— -- The entrepreneur who's shipping snow from Massachusetts expects his venture to last beyond this record-breaking winter, he said today.
Kyle Waring, 27, of Manchester-by-the-Sea, about 30 miles outside Boston, said he anticipates to deliver snow at least until July by shipping "snow" from ice rinks. And when that runs cold, he's turning his attention to another website he launched this week: ShipFoliage.com.
From what began as a joke amid the record-breaking snowfall, he first sold an empty Poland Springs bottle of snow for about $20, warning customers that the snow could turn to water by the time it arrives. But now, he is focusing on his 6-pound and 10-pound products, starting at $89, that are packaged to maintain a cold temperature. The packaging cost is about $15 to $20, he said.
His friends and family think he's "extremely creative," he said.
"My friends and family are really proud of me for coming up with a simple idea. My colleagues are really thrilled about it,” he said. “They think I’m completely crazy in a good way. It works well for me because I have to be fairly creative at work.”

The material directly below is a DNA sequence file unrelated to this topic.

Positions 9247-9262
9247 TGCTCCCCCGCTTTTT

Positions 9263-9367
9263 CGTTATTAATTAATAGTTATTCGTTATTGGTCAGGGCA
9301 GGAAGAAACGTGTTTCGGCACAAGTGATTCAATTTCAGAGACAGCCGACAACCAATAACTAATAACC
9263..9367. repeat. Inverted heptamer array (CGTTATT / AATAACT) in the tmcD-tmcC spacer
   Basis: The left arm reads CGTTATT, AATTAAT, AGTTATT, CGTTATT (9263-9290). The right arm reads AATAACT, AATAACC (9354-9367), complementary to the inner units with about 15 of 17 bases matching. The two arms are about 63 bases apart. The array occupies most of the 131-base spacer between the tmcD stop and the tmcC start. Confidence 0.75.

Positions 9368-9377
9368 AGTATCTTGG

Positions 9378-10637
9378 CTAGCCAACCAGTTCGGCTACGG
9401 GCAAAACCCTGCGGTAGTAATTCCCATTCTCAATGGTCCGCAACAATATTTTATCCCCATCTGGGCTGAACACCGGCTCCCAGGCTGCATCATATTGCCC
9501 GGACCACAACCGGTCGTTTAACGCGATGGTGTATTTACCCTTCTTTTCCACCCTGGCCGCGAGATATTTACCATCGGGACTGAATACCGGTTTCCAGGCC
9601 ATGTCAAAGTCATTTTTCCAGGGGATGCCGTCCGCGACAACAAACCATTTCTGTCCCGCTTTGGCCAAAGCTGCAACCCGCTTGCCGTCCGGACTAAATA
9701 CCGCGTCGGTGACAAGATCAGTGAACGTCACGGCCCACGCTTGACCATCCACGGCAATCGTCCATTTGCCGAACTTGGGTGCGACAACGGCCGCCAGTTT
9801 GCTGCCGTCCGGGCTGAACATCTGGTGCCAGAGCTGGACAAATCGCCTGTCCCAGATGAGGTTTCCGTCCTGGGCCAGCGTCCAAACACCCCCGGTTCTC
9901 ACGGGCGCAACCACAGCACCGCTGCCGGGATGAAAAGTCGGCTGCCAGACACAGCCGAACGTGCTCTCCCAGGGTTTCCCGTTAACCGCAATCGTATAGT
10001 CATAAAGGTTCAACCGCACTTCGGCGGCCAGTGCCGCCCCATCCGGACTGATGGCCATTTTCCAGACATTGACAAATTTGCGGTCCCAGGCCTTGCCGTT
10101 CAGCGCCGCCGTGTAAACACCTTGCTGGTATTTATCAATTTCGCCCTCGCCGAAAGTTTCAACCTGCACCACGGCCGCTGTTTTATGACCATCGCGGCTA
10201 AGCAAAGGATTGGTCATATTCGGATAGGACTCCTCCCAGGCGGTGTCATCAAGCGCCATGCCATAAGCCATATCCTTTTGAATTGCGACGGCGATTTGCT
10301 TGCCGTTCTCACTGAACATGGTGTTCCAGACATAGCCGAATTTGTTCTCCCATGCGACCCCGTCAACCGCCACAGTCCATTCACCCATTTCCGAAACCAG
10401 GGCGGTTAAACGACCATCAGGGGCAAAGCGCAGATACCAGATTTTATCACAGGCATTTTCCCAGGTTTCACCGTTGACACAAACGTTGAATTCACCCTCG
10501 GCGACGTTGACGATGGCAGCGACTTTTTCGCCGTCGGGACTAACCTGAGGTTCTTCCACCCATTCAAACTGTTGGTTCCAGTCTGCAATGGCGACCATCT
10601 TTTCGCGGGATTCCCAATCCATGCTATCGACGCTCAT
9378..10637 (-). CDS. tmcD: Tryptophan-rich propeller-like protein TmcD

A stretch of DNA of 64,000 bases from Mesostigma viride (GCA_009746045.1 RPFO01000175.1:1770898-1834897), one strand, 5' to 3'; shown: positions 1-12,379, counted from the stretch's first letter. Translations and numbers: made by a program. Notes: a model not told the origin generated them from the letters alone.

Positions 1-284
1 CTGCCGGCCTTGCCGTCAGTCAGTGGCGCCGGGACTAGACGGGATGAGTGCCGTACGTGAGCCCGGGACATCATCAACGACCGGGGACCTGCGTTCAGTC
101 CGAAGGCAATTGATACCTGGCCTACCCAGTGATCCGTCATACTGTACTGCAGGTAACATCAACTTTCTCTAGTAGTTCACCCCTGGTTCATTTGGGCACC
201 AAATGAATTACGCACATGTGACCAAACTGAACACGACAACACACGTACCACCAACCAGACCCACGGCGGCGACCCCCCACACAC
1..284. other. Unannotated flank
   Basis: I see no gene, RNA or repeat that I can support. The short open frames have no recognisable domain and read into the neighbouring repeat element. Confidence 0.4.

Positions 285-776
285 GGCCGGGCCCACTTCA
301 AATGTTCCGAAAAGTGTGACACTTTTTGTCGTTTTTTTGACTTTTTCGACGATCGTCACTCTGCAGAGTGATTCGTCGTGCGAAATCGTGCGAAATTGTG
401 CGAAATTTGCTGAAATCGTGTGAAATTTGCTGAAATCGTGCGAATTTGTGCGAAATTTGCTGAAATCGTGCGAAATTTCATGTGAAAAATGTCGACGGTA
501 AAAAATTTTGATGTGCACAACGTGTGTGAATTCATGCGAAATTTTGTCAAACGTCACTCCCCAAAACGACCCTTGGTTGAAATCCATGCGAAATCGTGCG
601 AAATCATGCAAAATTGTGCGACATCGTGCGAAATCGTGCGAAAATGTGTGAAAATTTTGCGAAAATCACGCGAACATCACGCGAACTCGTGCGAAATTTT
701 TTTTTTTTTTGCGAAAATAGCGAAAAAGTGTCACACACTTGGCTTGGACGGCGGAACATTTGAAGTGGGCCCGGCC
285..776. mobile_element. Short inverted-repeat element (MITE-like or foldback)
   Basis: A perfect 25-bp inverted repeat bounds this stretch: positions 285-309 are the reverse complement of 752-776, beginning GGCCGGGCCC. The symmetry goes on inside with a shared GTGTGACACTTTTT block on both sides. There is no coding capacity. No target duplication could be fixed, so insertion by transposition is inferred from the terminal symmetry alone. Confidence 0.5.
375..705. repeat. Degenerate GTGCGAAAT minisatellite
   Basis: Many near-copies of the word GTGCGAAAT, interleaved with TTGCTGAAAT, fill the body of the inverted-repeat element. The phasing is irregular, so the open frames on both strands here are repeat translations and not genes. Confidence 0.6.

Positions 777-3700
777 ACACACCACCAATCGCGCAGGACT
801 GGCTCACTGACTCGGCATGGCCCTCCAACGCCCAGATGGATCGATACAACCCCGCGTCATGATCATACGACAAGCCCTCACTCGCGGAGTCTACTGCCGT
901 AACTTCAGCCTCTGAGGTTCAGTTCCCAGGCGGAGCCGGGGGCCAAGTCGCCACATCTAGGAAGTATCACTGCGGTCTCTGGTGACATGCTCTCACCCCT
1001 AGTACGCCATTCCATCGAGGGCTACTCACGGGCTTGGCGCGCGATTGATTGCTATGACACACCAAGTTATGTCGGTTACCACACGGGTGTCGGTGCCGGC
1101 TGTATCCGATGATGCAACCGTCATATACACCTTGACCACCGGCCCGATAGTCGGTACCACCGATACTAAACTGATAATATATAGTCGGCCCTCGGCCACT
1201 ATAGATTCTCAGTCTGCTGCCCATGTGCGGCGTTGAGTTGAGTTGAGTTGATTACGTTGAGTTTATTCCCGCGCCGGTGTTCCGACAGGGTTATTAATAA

Using insulated packaging similar to what's used for Omaha steaks, Waring will ship to anyone who wants the snow, even residents of Connecticut and New York. The only exception is Massachusetts.
"We're in the business of expunging snow," his website states.
If or when the snow runs out in Massachusetts, he will likely have to charge more for the potential product from ice rinks, he said.
"I’m not as concerned but the best snow is fresh snow," he said.
His wife has been busy helping him during the day while he's at work, but he also has a simple system to collect snow.
"I just leave Styrofoam boxes outside and let snow fall into the boxes," he said.
Waring says what he's doing is perfectly legal, after consulting with a lawyer.
Gleaning basic information from customers' personal messages, he's learned that his customers vary.
"Most of my orders come from Bostonians right now and they ship to friends and family, mostly kids," he said. "I’m thinking this might be the first time they’ve ever seen snow."